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Belonging to a place by birth.
American Heritage® Dictionary of the English Language, Fifth Edition. Copyright © 2016 by Houghton Mifflin Harcourt Publishing Company. Published by Houghton Mifflin Harcourt Publishing Company. All rights reserved.


born in the country or area indicated
Collins English Dictionary – Complete and Unabridged, 12th Edition 2014 © HarperCollins Publishers 1991, 1994, 1998, 2000, 2003, 2006, 2007, 2009, 2011, 2014


born in the place indicated.
Random House Kernerman Webster's College Dictionary, © 2010 K Dictionaries Ltd. Copyright 2005, 1997, 1991 by Random House, Inc. All rights reserved.
ThesaurusAntonymsRelated WordsSynonymsLegend:
Adj.1.native-born - belonging to a place by birth; "a native-born Scot"; "a native Scot"
native - characteristic of or existing by virtue of geographic origin; "the native North American sugar maple"; "many native artists studied abroad"
Based on WordNet 3.0, Farlex clipart collection. © 2003-2012 Princeton University, Farlex Inc.
References in classic literature ?
He learned to wash himself with the Levitical scrupulosity of the native-born, who in his heart considers the Englishman rather dirty.
And every tale was told in the even, passionless voice of the native-born, mixed with quaint reflections, borrowed unconsciously from native foster-mothers, and turns of speech that showed they had been that instant translated from the vernacular.
"I should think," said Laurence, "that the people would have petitioned the king always to appoint a native-born New-Englander to govern them."
“Perhaps she didn’t understand you, woman; you are none of the best linguister; and then Miss Lizzy has been exercising the king’s English under a great Lon’on lady, and, for that matter, can talk the language almost as well as myself, or any native-born British subject.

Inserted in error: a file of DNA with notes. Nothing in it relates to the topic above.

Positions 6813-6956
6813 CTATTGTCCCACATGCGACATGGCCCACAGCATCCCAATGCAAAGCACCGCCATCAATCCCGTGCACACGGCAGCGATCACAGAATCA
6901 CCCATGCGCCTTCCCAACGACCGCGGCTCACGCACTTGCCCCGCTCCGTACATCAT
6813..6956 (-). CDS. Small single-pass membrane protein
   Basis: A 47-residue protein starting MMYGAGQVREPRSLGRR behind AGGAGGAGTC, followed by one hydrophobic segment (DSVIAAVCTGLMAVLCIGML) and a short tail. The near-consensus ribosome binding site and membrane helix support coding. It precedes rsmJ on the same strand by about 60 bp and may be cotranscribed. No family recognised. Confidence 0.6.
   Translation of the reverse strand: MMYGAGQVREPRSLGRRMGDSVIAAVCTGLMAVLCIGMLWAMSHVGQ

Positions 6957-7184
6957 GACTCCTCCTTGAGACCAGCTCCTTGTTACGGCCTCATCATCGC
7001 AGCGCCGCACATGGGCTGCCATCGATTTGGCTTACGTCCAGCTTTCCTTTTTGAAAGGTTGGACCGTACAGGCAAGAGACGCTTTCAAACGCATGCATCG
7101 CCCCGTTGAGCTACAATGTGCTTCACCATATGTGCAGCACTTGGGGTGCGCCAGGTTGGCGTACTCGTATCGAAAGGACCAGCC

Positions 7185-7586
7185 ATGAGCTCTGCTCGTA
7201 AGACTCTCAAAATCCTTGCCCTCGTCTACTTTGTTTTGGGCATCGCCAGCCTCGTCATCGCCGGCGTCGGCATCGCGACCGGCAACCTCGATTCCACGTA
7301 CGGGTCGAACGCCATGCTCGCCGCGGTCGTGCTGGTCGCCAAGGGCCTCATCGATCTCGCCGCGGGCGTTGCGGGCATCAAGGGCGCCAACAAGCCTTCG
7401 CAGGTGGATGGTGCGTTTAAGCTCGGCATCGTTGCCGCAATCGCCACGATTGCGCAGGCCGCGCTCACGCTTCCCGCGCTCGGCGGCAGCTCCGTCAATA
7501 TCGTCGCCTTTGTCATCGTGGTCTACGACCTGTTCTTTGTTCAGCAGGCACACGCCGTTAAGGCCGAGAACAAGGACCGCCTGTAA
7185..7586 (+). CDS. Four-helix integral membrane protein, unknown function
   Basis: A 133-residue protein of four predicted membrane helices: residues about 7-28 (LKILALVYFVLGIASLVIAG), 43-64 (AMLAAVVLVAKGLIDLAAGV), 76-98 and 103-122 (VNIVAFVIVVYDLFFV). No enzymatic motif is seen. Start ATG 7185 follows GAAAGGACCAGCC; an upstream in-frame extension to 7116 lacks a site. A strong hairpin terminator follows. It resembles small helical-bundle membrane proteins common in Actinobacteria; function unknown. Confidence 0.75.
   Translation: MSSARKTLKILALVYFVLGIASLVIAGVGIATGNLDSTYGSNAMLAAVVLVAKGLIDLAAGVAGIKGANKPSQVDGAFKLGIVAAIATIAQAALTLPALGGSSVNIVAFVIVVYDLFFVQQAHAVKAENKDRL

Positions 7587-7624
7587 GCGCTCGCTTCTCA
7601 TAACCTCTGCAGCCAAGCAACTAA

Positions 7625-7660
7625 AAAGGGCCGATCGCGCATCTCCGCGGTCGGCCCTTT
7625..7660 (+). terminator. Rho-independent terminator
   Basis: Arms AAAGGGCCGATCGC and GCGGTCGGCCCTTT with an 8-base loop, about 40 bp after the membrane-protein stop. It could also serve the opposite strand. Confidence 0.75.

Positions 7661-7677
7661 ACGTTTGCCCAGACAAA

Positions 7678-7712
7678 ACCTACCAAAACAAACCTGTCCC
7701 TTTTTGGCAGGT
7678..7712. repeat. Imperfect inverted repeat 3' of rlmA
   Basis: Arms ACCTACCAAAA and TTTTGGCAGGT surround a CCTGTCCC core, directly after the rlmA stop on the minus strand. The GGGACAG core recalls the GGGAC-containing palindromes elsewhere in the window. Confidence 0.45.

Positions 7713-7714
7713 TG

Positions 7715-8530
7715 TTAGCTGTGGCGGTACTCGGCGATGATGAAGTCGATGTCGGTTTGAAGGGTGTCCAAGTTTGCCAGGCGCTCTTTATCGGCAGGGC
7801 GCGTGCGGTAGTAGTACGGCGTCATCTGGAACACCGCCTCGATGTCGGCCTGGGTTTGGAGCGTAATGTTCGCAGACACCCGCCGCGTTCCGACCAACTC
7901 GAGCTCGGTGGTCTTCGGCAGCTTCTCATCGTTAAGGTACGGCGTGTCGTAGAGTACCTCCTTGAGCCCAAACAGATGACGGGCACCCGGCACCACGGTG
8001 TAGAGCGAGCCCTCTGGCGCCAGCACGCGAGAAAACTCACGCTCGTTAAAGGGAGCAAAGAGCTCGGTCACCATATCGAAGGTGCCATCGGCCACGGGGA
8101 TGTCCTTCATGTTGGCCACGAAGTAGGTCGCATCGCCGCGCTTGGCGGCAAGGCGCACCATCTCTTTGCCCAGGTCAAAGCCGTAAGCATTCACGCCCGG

It so happened that a native-born son of the valley, many years before, had enlisted as a soldier, and, after a great deal of hard fighting, had now become an illustrious commander.
They show absolutely nothing of the finer feeling which adds so much, for example, to the descriptions in Scott's somewhat similar romances, and they are separated by all the breadth of the world from the realm of delicate sensation and imagination to which Spenser and Keats and all the genuine poets are native-born.
He and the two mates, are as I learn, the only native-born Americans in the ship.
Of these, around 26.7 million were native-born, while 3.5 million were born in a foreign country (of which 2.2 million were born outside the EU and 1.3 million were born in a different EU country).
"The older adult immigrants in our sample adjusted to life in the United States, and they're thriving more than their native-born counterparts," Carr said.
In Canada, it is well-established that immigrants have better physical and mental health than the native-born at the time of arrival.
Two-thirds of the Hispanic electorate is now native-born.
Familiarity with American presidential and congressional history was once part and parcel of a body of knowledge known as "civics," or, more pedagogically, as "citizenship education." Taught in schools and in voluntary associations such as settlement houses, as well as circulated through the medium of guidebooks, or "manuals for citizenship" like those published by the Daughters of the American Revolution in Czech, Italian, Swedish, and Yiddish, it prepared both native-born and foreign-born residents of this country to take their place in American society.